Argued January 8, 2015
Petition for Review of an Order of the Board of Immigration Appeals. No. A079-920-994.
For EMIR LENJINAC, Petitioner: Christopher M. Dressel, Attorney, SKADDEN, ARPS, SLATE, MEAGHER & FLOM LLP, Chicago, IL.
For ERIC H. HOLDER, JR., Attorney General of the United States, Respondent: Timothy G. Hayes, Attorney, Lindsay M. Murphy, Attorney, OIL, Attorney, DEPARTMENT OF JUSTICE, Civil Division, Immigration Litigation, Washington, DC.
Before BAUER, MANION, and ROVNER, Circuit Judges.
Bauer, Circuit Judge.
Emir Lenjinac was born in Bosnia-Herzegovina in 1987 and is a Bosnian Muslim. During his childhood from 1992 to 1995, Bosnia-Herzegovina was entrenched in a civil war involving various political and ethnic factions within the territory of former Yugoslavia. The war was characterized by ethnic cleansing and Bosnian Muslims were particularly threatened by the violence. Lenjinac's family fell victim to
these atrocities during the Srebrenica massacre of 1995; their home was burned to the ground and Serbian forces captured several male family members who have not been seen since.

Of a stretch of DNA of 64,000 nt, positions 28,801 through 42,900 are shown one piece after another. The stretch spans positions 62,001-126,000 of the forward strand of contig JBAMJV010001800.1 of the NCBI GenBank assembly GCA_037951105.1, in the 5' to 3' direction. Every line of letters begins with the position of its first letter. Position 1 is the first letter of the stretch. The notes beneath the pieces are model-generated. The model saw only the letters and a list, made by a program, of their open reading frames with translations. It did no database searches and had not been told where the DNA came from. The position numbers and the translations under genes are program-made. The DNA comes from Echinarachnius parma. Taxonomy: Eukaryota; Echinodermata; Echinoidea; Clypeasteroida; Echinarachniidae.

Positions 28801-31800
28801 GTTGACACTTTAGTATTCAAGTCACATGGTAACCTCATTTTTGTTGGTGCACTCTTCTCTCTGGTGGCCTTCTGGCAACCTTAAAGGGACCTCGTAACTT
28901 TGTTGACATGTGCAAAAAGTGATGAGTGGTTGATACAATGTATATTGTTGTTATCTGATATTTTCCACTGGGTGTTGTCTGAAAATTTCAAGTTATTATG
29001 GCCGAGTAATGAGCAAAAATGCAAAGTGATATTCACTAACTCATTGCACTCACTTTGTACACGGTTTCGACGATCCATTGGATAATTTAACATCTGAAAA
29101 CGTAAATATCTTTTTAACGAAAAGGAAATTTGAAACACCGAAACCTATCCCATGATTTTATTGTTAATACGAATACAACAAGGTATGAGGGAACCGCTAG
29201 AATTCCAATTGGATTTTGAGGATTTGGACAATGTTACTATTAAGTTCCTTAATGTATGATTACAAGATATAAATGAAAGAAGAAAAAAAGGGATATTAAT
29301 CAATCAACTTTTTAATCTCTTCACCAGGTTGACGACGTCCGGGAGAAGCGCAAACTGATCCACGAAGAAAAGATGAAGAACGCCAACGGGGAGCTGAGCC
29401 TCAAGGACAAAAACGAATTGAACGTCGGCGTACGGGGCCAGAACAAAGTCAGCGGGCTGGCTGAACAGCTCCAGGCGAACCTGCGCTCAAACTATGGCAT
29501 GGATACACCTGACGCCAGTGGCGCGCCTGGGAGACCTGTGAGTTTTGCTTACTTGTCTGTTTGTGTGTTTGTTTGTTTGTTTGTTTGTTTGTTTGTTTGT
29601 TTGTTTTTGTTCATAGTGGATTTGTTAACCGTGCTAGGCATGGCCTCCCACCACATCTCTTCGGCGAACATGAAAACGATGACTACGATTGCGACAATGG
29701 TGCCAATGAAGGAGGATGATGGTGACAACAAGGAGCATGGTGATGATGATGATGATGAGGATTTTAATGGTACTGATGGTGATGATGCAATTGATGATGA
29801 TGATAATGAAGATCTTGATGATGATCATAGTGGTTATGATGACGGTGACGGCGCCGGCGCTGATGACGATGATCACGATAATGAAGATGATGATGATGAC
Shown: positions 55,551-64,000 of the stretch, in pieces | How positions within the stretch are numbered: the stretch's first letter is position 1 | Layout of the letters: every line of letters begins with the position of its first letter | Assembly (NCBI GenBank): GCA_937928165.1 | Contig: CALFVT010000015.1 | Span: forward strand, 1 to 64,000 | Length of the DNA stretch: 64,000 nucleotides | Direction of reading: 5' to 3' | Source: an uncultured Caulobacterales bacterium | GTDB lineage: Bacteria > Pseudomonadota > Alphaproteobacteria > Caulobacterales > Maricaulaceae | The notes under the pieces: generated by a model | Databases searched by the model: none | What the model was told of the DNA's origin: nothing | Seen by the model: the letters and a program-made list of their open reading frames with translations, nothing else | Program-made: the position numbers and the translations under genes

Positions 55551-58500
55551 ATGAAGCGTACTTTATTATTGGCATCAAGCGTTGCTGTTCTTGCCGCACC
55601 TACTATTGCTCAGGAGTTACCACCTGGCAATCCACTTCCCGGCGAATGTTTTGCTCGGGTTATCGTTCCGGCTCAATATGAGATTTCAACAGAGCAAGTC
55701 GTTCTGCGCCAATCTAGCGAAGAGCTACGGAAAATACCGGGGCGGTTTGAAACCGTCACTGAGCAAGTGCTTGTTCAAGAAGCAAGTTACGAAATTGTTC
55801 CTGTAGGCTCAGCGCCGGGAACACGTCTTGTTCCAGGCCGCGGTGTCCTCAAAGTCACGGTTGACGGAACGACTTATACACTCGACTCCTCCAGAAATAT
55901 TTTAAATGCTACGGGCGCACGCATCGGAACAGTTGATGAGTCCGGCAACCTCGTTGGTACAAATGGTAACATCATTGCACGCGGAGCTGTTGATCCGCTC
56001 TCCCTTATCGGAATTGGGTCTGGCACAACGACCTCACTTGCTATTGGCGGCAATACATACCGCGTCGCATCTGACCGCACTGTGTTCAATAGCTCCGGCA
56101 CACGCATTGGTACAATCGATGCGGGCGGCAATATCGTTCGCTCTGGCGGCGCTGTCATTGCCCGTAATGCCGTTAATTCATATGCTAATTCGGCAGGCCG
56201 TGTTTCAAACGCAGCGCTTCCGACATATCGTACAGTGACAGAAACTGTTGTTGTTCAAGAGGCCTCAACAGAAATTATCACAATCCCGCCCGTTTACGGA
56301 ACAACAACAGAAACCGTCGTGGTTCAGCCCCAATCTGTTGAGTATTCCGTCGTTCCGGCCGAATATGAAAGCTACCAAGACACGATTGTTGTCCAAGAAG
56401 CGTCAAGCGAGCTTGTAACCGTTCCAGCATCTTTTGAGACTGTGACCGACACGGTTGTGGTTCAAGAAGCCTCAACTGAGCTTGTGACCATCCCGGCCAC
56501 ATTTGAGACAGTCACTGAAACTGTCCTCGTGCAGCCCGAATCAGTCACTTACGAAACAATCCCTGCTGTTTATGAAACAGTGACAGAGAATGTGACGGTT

In 2002, Lenjinac emigrated from Bosnia-Herzegovina to the United States and he became a permanent resident in 2005. He has not returned to his birth country since emigrating. After years of lawful residency, however, in November 2010, Lenjinac was charged with and pleaded guilty to dealing in cocaine in Indiana state court.
Following his conviction, the United States initiated removal proceedings against Lenjinac, charging him with removability as an aggravated felon under 8 U.S.C. § 1227(a)(2)(A)(iii). Lenjinac conceded his removability, but filed an application for asylum, withholding of removal, and Convention Against Torture (" CAT" ) protection with the Immigration Court.
Lenjinac's immigration proceedings began in June 2013. During the proceedings, his mother and brother both testified in support of his application for CAT deferral, describing fears that members of the military might kill Lenjinac because they previously killed other male family members during the civil war. Lenjinac also testified. He indicated that given his criminal history in the United States, he would likely be detained upon his return and tortured while in the Bosnian prison system. He also stated that he would have no safe place to live because he has no family or home to return to in Bosnia-Herzegovina.
In her decision, the IJ only considered the merits of Lenjinac's CAT deferral request because his aggravated felony conviction rendered him ineligible for asylum and withholding of removal. As to the CAT deferral request, the IJ found it was more likely than not that Lenjinac would be subjected to torture if removed and therefore granted his application. The IJ based her decision on Lenjinac's testimony, his family members' testimonies, and reports of torture and ...